A Holocaust survivor who hid in a cellar with her mother for nine months without light or heating has been recognised in the New Year Honours.
Dorit Oliver-Wolff, 84, from Eastbourne in East Sussex, has been given a British Empire Medal for services to Holocaust education and awareness.
She has been giving talks to schools, community groups and businesses about her experiences for more than a decade.
She said she was "really excited" to be honoured for just doing her job.
Ms Oliver-Wolff was born in Novi Sad in Serbia - formerly Yugoslavia - and was unaware that she was Jewish until the age of five, when a woman spat at her on the street.
In 1941, she and her mother fled and travelled from place to place within Hungary, creating new identities before hiding in a cellar, from where her mother would sneak out at night to look for food in bombed-out shops.
Singer and 'pin-up' model
She returned to Serbia in 1945 after the Soviet army liberated Hungary, where she discovered that her father and the rest of the family had been killed by the Nazis.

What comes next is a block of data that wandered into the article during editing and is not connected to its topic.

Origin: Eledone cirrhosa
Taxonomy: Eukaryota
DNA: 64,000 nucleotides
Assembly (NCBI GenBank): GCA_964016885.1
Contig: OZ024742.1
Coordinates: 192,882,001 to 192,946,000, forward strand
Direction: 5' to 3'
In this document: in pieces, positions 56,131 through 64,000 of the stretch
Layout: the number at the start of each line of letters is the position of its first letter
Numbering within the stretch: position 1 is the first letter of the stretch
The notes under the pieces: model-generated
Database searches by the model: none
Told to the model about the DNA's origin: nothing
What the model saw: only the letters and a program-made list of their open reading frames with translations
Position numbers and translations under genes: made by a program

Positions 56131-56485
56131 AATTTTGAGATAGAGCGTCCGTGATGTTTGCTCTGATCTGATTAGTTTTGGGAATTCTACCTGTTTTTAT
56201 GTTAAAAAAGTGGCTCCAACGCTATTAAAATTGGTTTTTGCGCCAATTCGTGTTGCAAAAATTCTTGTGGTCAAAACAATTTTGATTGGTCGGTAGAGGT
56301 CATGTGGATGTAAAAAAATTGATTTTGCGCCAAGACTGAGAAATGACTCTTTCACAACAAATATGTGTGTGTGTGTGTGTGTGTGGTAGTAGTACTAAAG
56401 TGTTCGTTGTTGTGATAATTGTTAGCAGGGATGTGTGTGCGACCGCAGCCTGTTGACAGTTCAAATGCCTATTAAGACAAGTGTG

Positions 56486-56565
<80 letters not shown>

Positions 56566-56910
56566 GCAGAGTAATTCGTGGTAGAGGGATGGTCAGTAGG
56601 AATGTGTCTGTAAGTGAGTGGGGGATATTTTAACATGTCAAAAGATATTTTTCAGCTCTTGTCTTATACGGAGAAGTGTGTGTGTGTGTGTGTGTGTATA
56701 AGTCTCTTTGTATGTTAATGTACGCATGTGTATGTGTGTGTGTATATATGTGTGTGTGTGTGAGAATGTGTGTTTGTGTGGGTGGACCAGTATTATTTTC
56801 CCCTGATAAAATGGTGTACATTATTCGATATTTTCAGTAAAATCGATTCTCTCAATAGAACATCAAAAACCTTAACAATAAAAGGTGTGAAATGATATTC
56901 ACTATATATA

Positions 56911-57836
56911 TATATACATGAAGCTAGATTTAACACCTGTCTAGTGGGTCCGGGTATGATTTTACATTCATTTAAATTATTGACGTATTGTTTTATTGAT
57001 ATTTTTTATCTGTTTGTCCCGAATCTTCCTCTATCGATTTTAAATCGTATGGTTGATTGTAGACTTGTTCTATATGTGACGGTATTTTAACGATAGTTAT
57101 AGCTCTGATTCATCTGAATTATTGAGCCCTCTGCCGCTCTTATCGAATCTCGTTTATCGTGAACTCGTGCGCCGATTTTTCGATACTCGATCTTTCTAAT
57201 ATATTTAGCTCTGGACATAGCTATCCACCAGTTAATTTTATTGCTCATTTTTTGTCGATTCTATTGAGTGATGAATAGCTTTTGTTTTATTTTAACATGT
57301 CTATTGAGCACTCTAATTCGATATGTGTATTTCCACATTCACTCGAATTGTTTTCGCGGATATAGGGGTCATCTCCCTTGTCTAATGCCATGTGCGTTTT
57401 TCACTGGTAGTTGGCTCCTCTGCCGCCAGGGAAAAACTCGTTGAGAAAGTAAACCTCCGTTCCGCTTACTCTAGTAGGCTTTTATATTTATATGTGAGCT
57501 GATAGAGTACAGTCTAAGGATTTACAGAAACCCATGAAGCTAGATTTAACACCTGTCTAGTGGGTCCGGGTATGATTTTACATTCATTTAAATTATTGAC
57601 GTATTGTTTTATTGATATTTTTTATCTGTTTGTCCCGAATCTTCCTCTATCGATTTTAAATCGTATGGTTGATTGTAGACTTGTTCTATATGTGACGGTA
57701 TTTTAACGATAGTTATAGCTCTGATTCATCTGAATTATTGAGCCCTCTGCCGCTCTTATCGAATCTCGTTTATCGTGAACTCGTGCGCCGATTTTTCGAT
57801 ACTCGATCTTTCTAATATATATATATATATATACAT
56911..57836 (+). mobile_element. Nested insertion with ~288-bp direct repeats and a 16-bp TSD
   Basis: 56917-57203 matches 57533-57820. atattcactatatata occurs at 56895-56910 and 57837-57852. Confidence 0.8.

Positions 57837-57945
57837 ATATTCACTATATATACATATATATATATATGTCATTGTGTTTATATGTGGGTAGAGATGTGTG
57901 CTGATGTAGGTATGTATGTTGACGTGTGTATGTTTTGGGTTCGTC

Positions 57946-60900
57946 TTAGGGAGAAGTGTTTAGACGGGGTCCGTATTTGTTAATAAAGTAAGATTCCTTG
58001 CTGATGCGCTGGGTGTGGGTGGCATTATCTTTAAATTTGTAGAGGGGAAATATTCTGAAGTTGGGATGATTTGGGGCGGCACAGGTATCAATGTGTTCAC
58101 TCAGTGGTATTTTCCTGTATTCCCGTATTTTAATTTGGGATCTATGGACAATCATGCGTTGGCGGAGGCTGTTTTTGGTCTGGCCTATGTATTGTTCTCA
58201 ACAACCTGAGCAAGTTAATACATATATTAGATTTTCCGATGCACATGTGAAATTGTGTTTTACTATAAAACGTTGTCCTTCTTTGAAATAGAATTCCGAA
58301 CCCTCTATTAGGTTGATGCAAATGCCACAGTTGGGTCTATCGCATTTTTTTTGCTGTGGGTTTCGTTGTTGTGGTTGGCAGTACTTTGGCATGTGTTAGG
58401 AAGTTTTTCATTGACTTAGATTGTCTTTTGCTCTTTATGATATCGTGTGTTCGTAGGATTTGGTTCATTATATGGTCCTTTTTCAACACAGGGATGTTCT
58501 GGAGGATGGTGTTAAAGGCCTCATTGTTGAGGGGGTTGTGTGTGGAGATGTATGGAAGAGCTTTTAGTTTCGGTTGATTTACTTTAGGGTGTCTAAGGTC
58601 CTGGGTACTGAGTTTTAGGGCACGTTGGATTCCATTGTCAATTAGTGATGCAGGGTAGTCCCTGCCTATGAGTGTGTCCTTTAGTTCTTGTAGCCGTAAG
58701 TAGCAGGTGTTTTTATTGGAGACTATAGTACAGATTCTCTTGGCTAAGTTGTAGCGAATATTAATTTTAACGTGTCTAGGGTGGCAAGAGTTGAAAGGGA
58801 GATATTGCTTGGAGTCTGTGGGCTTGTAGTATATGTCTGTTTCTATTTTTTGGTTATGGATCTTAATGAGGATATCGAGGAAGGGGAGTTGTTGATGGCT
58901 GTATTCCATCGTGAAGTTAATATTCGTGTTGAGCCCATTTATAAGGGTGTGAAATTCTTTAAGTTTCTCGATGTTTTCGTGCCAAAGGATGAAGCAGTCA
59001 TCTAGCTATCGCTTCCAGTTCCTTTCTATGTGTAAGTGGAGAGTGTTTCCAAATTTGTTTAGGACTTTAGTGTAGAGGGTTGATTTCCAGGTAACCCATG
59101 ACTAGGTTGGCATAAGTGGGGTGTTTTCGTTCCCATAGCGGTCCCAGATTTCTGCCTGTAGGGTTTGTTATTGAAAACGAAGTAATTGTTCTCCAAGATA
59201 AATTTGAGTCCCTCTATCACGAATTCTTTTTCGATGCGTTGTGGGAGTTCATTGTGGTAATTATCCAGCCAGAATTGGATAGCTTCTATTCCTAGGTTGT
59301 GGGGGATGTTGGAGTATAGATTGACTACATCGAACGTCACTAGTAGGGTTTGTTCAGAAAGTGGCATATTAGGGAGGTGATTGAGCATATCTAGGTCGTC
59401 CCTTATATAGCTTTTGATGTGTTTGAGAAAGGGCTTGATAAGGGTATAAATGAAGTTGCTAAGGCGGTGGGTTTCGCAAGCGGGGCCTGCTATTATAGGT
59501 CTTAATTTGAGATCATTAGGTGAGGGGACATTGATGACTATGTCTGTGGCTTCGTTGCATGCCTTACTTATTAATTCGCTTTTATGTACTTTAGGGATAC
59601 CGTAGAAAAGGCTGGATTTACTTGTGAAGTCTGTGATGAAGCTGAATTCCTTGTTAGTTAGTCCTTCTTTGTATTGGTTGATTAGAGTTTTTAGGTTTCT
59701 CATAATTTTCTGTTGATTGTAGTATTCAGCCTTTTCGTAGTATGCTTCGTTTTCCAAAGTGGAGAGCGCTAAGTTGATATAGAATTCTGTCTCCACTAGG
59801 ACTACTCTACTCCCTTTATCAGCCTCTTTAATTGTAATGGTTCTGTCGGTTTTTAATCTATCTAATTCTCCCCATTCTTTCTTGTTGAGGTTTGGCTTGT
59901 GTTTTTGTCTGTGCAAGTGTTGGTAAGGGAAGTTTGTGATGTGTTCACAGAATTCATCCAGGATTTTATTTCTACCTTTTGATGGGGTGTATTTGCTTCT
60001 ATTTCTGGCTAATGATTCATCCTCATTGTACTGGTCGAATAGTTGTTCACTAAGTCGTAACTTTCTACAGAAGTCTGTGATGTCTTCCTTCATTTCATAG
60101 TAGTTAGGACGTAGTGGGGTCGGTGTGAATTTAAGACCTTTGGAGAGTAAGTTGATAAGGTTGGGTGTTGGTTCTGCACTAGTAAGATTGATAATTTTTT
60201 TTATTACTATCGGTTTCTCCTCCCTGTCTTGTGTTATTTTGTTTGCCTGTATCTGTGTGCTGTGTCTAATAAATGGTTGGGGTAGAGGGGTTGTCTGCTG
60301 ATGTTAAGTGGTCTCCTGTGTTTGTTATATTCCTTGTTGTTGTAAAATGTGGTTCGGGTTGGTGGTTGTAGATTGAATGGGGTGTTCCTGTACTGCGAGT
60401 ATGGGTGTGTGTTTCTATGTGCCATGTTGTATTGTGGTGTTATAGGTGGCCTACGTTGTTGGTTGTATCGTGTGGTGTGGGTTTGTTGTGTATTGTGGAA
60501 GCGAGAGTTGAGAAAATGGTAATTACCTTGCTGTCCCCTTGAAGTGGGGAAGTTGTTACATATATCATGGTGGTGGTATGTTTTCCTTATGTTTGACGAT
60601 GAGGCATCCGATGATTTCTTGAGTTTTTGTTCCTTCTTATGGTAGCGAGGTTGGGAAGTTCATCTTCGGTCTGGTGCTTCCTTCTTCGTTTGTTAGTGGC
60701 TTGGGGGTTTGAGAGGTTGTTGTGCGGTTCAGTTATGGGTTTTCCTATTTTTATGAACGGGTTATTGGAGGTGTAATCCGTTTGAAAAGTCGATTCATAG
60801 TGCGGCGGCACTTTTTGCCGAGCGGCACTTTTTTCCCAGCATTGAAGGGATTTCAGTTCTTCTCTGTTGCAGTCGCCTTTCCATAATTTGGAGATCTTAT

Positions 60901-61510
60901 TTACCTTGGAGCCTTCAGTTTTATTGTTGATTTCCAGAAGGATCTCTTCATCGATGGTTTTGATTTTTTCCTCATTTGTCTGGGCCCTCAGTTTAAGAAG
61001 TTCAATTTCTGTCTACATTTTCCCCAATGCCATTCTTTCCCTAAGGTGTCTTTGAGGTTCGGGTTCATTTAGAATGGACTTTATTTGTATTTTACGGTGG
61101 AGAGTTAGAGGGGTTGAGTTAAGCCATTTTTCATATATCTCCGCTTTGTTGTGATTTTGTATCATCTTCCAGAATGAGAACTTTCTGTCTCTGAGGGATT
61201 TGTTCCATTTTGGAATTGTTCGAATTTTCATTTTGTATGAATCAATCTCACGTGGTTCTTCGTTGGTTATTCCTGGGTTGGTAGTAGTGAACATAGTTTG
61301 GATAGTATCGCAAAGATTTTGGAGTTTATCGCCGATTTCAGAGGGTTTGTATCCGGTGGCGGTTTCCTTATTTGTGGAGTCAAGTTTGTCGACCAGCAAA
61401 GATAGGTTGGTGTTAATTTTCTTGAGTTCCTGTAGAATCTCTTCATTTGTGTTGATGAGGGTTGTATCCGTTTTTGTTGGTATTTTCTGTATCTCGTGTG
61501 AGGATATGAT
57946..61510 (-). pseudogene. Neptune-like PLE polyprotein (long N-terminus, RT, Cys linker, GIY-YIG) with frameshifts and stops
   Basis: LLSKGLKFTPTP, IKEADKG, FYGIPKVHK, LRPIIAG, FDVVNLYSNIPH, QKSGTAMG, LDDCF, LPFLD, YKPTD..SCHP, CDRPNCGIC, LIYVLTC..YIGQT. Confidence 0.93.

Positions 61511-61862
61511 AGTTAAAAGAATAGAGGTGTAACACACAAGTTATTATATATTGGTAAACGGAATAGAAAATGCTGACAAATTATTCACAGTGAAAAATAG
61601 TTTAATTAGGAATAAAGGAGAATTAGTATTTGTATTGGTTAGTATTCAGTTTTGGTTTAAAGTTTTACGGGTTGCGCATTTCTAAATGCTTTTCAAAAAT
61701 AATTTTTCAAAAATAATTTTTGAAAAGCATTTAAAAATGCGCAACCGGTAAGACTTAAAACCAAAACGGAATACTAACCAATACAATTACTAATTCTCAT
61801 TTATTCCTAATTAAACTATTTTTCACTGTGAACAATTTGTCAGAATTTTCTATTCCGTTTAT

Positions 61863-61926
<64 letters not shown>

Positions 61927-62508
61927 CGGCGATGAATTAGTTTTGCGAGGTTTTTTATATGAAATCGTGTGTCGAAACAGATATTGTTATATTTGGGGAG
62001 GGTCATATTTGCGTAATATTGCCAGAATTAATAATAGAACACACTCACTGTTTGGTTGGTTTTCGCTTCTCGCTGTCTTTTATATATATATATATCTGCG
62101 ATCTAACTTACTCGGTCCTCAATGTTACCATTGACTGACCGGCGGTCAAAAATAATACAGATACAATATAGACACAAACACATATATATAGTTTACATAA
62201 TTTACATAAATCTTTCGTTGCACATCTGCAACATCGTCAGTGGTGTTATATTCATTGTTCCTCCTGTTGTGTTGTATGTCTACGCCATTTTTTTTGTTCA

Ms Oliver-Wolff said all she wanted to do was "to become a singer one day".
Two years later she was awarded a scholarship to a music academy, and went on to become a jazz and blues singer and "pin-up" model in Germany.
Ms Oliver-Wolff is among 31 people recognised in the New Year Honours list for Holocaust education.
Olivia Marks-Woldman, chief executive of the Holocaust Memorial Day Trust, said: "Having experienced unthinkable trauma and loss at the hands of the Nazis, these remarkable individuals now dedicate so much of their time to sharing their testimony.
"Their efforts to share their experiences have an immeasurable impact, both honouring their loved ones who were murdered by the Nazis, and teaching about the dangers of prejudice, intolerance and hatred."